As used herein, any ranges presented are inclusive of the end-points. For example, “a temperature between 10° C. and 30° C.” or “a temperature from 10° C. to 30° C.” includes 10° C. and 30° C., as well as any temperature in between.

As used herein, the use of “preferred,” “preferably,” or “more preferred,” and the like to modify an aspect of the invention refers to preferences as they existed at the time of filing of the patent application.

As used herein, “optional” means that the element modified by the term may or may not be present.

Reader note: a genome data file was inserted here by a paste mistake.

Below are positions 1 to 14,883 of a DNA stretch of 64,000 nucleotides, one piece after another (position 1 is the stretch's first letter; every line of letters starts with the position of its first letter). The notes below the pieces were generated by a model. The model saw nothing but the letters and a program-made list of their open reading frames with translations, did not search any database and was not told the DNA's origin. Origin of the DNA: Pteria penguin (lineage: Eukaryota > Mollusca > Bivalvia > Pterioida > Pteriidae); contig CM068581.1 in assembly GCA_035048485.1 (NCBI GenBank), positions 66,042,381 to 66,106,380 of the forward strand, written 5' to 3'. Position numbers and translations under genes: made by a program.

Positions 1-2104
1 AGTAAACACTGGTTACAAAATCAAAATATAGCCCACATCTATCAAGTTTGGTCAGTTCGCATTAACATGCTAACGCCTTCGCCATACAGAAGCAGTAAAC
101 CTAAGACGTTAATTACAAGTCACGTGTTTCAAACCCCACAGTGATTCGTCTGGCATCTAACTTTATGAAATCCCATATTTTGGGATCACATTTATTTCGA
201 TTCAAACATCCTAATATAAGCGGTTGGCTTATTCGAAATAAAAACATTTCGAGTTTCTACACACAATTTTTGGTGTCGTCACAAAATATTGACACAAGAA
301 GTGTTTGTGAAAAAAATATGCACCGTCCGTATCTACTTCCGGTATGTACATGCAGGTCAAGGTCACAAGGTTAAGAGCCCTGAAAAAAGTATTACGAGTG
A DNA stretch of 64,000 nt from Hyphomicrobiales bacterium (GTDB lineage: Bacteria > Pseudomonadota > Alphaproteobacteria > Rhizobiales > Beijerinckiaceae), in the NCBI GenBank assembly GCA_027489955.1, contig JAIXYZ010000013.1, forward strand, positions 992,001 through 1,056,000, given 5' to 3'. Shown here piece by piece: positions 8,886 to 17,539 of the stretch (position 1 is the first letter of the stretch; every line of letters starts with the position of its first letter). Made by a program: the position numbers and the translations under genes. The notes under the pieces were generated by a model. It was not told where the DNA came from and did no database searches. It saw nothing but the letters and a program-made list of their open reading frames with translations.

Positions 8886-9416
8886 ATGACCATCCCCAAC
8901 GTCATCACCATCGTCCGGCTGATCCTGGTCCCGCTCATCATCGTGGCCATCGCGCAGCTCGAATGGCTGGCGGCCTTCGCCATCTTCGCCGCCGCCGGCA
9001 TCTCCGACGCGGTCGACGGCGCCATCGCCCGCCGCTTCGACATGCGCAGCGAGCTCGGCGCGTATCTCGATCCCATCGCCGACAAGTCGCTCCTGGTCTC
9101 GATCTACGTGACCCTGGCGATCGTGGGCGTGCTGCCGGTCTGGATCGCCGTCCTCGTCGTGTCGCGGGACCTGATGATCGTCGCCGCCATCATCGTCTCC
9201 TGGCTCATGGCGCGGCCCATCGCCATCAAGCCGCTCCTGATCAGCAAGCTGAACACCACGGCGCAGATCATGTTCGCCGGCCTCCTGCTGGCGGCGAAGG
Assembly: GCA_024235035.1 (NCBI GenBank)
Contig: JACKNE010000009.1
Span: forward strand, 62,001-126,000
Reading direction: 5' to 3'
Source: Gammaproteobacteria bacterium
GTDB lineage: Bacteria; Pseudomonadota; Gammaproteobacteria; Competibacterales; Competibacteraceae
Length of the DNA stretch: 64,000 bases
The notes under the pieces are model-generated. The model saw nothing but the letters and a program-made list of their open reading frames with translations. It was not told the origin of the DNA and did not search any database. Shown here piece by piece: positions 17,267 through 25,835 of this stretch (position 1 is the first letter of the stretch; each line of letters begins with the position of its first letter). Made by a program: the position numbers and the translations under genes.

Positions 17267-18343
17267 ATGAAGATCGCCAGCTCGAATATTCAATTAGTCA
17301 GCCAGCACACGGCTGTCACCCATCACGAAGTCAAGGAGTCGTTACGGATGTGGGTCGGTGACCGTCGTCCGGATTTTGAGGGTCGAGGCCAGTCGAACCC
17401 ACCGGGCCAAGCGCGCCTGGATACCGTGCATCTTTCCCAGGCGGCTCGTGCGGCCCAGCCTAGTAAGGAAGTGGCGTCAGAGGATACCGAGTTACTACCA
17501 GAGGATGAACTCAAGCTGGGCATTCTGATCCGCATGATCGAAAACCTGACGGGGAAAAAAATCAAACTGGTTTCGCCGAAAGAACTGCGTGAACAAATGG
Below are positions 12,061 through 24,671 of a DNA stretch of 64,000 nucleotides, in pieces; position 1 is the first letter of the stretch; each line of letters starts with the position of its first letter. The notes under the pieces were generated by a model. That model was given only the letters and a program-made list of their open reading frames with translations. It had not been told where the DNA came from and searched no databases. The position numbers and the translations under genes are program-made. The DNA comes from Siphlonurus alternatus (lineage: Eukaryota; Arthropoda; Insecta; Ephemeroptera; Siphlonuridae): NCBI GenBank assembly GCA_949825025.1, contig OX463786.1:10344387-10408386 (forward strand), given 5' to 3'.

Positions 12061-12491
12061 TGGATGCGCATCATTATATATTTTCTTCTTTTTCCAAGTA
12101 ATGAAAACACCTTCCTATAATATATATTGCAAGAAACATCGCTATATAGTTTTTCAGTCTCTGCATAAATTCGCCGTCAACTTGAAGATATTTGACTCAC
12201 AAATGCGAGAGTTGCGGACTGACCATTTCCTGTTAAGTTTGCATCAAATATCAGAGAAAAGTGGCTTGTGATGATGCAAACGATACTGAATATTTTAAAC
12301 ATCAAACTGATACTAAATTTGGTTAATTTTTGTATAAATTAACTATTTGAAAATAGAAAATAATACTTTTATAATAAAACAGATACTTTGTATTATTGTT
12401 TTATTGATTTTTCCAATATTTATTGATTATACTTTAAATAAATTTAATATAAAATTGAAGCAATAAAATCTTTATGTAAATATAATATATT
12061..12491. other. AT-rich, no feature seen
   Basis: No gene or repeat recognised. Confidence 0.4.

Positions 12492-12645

As used herein, an “implantable medical device” refers to any type of appliance that is totally or partly introduced, surgically or medically, into a patient's body or by medical intervention into a natural orifice, and which is intended to remain there after the procedure. The duration of implantation may be essentially permanent, i.e., intended to remain in place for the remaining lifespan of the patient; until the device biodegrades; or until it is physically removed. Examples of implantable medical devices include, without limitation, implantable cardiac pacemakers and defibrillators; leads and electrodes for the preceding; implantable organ stimulators such as nerve, bladder, sphincter and diaphragm stimulators; cochlear implants; prostheses, vascular grafts, self-expandable stents, balloon-expandable stents, stent-grafts, grafts, artificial heart valves, foramen ovale closure devices, cerebrospinal fluid shunts, and intrauterine devices.